Treatments

Scientists Find Traces Of Virus In Chronic Fatigue Patients

Do viruses cause chronic fatigue syndrome?

The answer isn't clear, but there's more evidence that suggests the idea might not be so far-fetched.

Government scientists found that blood cells from people diagnosed with chronic fatigue syndrome were much more likely than samples from people without the condition to contain traces of genetic code from viruses that cause leukemia in mice.

Eighty-seven percent of samples from CFS patients (32 of 37) contained genetic fingerprints from murine leukemia viruses, which can also infect humans. Only 7 percent (3 of 44) of samples from normal blood donors show signs of the viruses.

The results bolster a controversial report last year that linked a related virus, XMRV, to chronic fatigue. One reason people have thought a virus might be to blame for the debilitating condition is that the symptoms resemble a bad case of the flu that doesn't go away.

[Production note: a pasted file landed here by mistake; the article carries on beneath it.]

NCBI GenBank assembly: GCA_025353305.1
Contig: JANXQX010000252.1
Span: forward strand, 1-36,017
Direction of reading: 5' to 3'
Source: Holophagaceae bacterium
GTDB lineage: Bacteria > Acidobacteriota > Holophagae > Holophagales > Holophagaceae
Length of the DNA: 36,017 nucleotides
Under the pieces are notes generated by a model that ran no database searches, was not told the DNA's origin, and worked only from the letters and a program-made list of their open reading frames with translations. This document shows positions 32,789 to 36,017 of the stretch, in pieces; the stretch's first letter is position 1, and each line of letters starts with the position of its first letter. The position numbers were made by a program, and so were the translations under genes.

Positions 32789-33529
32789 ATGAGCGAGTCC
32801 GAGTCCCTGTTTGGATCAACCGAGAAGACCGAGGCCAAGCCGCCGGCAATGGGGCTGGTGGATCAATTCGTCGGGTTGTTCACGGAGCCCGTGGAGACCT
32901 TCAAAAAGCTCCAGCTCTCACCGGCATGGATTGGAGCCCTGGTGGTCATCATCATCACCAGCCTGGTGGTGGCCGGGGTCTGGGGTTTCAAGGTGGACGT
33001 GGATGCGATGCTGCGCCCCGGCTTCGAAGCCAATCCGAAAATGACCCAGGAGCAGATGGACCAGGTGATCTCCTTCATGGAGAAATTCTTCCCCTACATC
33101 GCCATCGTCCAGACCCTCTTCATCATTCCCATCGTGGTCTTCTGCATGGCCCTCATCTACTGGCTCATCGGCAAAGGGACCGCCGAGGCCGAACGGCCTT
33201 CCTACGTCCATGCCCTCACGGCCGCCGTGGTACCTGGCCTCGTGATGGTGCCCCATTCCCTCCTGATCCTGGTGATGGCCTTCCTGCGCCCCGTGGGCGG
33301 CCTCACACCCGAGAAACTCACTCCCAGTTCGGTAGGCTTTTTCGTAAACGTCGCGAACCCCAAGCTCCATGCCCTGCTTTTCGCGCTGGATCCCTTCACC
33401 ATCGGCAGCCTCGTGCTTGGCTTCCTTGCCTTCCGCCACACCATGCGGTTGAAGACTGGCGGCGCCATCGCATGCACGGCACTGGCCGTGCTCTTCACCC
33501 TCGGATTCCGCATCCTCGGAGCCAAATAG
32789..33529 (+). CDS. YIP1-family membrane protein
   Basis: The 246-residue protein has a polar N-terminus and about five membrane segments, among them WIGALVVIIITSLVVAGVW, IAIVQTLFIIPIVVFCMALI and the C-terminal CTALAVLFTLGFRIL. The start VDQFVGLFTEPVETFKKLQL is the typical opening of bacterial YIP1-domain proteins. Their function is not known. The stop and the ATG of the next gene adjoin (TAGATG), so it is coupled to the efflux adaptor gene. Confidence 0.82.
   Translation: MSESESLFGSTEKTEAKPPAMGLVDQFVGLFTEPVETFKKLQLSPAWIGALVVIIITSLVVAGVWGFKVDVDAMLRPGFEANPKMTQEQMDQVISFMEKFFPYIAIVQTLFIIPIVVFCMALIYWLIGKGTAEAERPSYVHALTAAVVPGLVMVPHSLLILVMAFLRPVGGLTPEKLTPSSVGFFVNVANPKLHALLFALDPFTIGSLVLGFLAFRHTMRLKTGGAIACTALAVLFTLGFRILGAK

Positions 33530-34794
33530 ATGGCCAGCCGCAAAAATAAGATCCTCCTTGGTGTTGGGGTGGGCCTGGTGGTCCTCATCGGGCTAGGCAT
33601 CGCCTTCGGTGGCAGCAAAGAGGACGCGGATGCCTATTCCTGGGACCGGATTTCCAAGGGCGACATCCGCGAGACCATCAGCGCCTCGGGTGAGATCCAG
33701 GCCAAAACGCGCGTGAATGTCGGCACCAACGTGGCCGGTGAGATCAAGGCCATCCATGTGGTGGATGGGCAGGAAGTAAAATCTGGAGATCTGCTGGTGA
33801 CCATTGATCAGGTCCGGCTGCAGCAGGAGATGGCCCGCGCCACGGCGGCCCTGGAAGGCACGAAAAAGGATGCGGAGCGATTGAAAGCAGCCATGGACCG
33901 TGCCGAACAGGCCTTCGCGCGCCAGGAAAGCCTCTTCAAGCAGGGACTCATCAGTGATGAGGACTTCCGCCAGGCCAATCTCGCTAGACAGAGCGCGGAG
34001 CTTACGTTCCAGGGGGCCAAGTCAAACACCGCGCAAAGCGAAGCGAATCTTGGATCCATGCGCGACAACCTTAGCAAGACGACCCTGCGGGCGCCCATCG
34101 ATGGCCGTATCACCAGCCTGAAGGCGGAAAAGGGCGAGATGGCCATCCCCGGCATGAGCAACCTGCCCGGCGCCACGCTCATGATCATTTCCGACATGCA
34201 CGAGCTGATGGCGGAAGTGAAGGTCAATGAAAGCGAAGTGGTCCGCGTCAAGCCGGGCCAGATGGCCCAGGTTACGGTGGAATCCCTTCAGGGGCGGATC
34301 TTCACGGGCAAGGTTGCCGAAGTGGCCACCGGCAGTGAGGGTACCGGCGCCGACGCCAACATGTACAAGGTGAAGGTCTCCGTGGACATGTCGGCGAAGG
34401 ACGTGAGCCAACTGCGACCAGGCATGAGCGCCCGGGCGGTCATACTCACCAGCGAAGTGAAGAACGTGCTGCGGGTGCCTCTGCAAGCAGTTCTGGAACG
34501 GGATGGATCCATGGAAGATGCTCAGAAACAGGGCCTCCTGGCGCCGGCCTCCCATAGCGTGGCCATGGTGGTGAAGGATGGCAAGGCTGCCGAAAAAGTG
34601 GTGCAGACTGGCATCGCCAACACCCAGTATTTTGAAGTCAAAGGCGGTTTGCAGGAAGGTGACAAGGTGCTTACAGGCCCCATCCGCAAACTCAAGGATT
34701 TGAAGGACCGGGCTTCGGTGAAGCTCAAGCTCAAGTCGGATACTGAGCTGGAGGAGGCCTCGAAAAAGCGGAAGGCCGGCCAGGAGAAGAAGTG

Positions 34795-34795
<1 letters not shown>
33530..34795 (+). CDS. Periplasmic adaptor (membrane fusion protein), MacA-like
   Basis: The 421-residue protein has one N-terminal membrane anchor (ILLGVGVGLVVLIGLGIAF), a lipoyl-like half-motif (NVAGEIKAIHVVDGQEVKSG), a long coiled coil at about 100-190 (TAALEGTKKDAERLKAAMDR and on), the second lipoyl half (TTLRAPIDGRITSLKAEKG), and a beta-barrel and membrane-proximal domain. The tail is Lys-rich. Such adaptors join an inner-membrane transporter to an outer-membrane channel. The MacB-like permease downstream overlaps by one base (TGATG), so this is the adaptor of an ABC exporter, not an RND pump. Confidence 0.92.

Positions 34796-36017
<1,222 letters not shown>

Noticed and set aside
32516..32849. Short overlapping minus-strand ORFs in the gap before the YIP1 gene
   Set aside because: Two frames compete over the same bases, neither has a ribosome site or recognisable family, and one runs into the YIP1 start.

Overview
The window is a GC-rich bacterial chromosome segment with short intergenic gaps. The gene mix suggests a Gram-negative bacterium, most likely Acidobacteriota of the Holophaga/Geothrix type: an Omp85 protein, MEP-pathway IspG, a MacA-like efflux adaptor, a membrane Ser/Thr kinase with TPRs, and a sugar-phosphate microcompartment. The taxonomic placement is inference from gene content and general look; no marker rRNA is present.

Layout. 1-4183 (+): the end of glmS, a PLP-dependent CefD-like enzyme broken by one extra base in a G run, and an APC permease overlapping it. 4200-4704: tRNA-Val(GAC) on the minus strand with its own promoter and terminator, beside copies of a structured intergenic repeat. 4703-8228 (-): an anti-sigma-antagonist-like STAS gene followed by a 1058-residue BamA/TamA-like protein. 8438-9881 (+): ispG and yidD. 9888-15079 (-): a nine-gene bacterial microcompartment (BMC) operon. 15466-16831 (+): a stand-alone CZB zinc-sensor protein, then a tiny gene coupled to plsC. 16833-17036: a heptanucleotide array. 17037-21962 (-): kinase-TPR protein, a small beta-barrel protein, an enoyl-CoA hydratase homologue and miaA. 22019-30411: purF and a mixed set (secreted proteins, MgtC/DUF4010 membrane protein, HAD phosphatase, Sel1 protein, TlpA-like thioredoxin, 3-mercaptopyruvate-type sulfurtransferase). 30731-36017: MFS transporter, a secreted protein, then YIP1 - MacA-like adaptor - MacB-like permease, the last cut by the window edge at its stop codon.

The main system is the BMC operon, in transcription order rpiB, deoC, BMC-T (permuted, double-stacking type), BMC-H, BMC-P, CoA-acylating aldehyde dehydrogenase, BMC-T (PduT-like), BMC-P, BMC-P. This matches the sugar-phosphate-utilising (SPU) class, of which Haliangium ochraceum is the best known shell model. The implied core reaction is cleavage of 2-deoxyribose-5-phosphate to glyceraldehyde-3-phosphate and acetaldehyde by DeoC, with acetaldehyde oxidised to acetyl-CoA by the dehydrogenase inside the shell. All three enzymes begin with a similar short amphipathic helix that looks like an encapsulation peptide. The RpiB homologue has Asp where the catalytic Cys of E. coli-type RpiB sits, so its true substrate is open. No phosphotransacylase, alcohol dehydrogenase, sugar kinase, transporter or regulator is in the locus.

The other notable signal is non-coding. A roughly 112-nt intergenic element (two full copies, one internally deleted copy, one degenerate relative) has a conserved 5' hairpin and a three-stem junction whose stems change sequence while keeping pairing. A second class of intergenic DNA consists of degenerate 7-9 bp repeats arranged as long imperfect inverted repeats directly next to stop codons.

The National Institutes of Health's Dr. Harvey Alter, senior author of the paper, said in a conference call with reporters, "It's an association, but that's all it is." He was careful to say the findings don't prove that a virus causes CFS.

The results from the latest study were published online by the Proceedings of the National Academy of Sciences.

Since the Science paper last year that implicated XMRV, other groups have had trouble reproducing the findings, casting doubt on its significance. The latest work didn't find that particular virus either.

Alter says that it's "a dilemma" that some researchers find an association between CFS and a virus while others do have not. He hypothesized that the lack of hardcore standardized test for CFS, such as a biopsy, means that variability in the patients selected for study could be part of the problem.

One way to settle the question would be to test antiretroviral drugs in patients with CFS. The University of Alberta's Dr. Andrew Mason suggested in an accompanying commentary that the benefits of such a study may outweigh the risks. "If the patients improve, after a certain point you stop debating whether [a virus] causes the disease and say the treatment works and we're going to use it," he told the Wall Street Journal.

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